Cream the sugar and butter together, add the  eggs one at a time and beat well. Fold in the flour and mixed spice. Pour any excess brandy juices into the cake mix and stir.  Pour the ground almonds over the fruit and stir gently, coating the fruit. Finally fold the fruit and almonds into the cake mix and put into cake tin and into the oven.

The cake takes about 3 hours to cook but check after 1 hour and add your extra greaseproof top to stop the top from overbrowning, reduce oven temperature; 120c/100c Fan/250F/Gas Mark ½ . These cakes take longer to cook due to the height/depth of the cake. Cook until a skewer comes cleanly out.
Inverted cake ready for brandy.

Allow to cool and start ‘feeding’ with brandy. To do this prick over base with a fork, pour brandy over; about 2 tbsp on the top and the following week turn cake over and repeat. Feed cake like this at least a week apart and twice more before icing.

For a traditional cake with slightly more fruit to cake ratio then Delia’s your girl:

I used to follow an old recipe with glacé pineapple but it was pretty tasteless.  Get the best candied citrus peel and finely chop, it should remind you of orange and lemon tang, not the hard tasteless bits which seem to be mainly candied pith you get in cheaper versions. Waitrose have a very good Italian brand and Crazy Jack do an organic one.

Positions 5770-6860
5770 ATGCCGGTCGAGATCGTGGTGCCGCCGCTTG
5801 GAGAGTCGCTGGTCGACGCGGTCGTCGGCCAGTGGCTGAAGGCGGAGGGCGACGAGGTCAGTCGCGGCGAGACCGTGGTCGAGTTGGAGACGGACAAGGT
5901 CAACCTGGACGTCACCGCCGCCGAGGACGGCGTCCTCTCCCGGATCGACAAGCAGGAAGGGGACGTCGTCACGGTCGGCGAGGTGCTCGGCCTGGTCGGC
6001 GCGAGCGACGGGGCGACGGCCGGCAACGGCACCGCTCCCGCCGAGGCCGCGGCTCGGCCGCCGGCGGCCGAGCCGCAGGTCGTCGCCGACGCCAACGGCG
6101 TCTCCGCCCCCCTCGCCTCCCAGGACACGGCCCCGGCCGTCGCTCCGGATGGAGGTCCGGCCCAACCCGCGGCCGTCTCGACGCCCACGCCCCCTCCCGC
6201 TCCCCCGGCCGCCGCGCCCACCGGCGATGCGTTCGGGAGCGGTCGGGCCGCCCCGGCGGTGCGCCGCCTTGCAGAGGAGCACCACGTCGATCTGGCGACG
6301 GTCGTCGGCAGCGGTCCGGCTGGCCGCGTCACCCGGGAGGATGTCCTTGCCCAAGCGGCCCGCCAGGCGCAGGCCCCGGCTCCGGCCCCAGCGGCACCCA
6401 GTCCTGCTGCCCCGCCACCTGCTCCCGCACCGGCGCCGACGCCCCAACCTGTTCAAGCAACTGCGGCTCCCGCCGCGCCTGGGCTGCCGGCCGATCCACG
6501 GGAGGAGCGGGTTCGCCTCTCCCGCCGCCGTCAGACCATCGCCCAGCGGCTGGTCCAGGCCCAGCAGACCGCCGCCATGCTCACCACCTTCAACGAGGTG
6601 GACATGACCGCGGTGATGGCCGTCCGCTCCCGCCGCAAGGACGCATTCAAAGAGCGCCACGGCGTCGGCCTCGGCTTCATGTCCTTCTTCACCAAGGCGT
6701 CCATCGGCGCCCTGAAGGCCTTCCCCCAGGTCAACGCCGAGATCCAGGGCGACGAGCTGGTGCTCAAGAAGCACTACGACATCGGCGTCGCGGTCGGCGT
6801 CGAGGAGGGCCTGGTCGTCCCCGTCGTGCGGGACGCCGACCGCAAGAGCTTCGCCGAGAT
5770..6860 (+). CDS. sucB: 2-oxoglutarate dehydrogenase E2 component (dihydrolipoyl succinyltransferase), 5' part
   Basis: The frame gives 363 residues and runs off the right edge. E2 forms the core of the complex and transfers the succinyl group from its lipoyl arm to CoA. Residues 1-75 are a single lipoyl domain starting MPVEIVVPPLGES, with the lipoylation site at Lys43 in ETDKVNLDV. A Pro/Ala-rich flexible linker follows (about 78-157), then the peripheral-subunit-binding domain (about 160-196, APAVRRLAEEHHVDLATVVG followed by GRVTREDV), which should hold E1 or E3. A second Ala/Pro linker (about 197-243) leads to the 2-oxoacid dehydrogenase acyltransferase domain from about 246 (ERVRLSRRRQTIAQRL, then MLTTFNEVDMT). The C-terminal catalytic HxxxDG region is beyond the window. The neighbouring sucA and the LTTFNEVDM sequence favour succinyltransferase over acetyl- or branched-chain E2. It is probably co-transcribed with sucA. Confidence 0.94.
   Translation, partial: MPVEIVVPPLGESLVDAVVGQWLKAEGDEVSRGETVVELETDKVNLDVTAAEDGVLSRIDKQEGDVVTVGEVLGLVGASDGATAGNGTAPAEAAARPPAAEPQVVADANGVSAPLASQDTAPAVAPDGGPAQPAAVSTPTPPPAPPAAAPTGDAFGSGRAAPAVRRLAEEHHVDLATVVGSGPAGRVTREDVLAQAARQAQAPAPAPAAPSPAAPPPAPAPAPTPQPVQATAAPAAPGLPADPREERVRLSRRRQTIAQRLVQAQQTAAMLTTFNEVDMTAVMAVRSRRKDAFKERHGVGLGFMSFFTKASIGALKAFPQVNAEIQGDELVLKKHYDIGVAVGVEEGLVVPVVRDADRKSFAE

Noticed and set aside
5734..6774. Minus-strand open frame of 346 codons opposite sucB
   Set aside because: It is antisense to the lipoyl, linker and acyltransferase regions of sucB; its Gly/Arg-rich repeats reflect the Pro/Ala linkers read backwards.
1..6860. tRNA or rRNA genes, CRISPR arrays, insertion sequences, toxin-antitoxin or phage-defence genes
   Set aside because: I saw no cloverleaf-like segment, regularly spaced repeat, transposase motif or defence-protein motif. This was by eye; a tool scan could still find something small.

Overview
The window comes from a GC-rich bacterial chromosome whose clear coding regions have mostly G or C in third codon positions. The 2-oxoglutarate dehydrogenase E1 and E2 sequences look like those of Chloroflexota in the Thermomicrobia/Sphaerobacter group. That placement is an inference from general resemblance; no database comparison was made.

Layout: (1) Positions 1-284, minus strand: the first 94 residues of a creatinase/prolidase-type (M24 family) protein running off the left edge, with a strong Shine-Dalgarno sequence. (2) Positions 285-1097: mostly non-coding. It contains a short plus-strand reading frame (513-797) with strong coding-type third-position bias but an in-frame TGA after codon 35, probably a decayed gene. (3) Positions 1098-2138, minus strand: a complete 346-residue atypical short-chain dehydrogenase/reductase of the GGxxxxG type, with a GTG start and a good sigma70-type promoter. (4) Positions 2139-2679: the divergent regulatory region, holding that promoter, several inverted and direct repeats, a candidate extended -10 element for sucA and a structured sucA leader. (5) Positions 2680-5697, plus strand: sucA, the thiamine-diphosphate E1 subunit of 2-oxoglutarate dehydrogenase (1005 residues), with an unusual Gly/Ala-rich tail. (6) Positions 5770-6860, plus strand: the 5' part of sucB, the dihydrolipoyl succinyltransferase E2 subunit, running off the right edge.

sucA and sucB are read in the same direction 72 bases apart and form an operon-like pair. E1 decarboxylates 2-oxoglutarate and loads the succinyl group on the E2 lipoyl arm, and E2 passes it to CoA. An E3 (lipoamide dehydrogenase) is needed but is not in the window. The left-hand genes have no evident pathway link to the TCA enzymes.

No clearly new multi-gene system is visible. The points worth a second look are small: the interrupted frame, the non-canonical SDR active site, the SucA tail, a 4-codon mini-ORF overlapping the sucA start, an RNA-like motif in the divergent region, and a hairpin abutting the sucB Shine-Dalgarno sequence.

A Large Slice 
What I really like about my white fruit cake is that  it makes a nice contrast to all the dark fruit already in mince pies and Christmas pudding. The photo shows the fruit and nuts in a rather large slice but I had to cut into it to show you, didn’t I? mmmmmm.....

So much for the old sugarcraft days - how lazy can you get ?- just a few silver balls, can't wait to get my teeth into that.  Marzipaned and iced in November.

Product tasting started 1st December!


Background Artwork by Amy and Lars Heeren, the Netherlands.